But not to be out-shined by the gleaming art deco fixtures, the service glows just as bright with a waitstaff full of personality, a touch of hipster and a genuine love for the menu as they come armed with great recommendations and some of the most poetic preparation descriptions I’ve ever heard about a dish. And this isn’t just our waitress I’m referring to. I eavesdropped on our neighbor’s waiter and he was every bit as deft. So was the maitre’d who spoke just as lovingly about the restoration.

The cuisine doesn’t disappoint either, although we did get off to a rocky start with a rather thin cocktail menu that managed to strikeout on the one gin cocktail we chose. The wine by the glass fared much better.

The other slacker of the night was the pickled oyster appetizer, which was mostly our fault, because we didn’t listen to the recommendations of our server. They weren’t bad by any stretch, but they were definitely in need of a brighter, citrus element and the crisp they are served with gets soggy fast, which throws the whole intent of textural contrast out the window. So if you order them, pounce or pay.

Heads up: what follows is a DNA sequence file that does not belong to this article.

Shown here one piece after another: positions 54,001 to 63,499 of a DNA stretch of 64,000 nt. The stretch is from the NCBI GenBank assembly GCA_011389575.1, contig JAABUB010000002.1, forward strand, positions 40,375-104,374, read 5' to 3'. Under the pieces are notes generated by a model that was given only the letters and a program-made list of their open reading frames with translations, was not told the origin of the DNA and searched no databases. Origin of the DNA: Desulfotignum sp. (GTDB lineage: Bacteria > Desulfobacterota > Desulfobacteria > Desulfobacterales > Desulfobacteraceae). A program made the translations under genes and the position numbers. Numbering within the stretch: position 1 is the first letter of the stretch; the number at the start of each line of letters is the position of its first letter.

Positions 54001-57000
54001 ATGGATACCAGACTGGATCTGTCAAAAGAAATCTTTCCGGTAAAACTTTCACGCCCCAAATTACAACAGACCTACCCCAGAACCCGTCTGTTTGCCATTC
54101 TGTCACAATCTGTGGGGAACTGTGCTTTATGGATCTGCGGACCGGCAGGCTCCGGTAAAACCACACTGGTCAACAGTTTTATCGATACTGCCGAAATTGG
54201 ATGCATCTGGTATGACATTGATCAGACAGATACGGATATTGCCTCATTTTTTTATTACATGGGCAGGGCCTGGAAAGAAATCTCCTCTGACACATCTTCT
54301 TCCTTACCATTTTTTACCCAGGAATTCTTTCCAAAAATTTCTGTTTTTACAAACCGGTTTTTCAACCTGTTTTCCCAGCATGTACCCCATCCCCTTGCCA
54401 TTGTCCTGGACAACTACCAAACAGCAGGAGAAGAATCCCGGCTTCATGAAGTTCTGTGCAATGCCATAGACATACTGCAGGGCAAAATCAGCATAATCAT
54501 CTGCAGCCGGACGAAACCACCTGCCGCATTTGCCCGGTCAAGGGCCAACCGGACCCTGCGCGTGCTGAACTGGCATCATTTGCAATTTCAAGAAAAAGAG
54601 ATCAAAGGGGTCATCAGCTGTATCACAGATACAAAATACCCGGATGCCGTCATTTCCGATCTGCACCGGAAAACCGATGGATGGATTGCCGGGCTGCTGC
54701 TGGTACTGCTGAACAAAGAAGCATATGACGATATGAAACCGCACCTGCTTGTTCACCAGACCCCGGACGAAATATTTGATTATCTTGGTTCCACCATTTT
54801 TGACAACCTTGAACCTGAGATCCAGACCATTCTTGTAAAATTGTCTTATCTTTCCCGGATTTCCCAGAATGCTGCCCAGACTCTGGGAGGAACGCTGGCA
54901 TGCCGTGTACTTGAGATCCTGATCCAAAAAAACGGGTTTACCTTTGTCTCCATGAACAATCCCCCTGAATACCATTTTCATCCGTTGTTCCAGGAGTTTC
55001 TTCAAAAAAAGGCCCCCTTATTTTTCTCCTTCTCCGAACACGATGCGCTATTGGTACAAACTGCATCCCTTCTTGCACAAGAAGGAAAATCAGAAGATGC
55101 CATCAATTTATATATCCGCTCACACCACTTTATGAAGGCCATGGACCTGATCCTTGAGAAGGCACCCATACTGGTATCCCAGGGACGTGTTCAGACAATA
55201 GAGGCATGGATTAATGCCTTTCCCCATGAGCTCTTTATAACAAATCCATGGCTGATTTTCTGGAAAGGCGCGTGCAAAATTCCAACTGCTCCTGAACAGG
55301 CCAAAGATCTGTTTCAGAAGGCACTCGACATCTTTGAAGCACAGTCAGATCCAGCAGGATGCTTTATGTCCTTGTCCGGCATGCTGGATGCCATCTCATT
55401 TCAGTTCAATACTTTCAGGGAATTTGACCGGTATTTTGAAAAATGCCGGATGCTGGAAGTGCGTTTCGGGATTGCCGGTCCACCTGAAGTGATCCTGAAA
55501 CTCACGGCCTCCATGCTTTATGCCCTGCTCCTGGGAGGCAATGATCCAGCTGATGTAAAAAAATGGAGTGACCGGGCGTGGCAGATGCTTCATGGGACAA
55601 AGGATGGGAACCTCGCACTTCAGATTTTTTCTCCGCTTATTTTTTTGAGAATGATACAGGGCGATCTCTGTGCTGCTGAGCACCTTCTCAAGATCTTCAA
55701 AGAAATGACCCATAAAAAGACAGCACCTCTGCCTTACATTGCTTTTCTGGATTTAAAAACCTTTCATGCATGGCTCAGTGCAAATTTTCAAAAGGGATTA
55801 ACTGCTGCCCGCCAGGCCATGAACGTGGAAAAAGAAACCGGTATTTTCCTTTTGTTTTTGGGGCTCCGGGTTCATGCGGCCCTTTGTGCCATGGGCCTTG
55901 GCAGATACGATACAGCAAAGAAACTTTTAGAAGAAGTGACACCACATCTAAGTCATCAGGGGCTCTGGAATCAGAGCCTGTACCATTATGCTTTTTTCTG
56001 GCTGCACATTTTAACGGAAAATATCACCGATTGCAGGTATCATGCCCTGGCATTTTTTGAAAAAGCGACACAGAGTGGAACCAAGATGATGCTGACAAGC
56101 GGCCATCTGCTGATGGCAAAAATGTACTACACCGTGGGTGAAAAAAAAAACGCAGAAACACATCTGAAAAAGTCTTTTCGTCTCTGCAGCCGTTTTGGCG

After that, however, The Grey was pure gold, the first winner being our other starter/middle, the sizzling smoky pig. It’s essentially a cast iron dish filled with pulled pork, then topped with a sunny side egg and spicy-sweet red pepper jam. And the moment you cut into the egg, it oozes all over the pork, mixing with the jam and yowzer is this thing smokin’ indeed. Spicy, sweet and savory all over the place. Which bodes well for you, because they also give you these potato bread hot buns that are like little pillows of pleasure, perfect for sopping up the piggy goodness.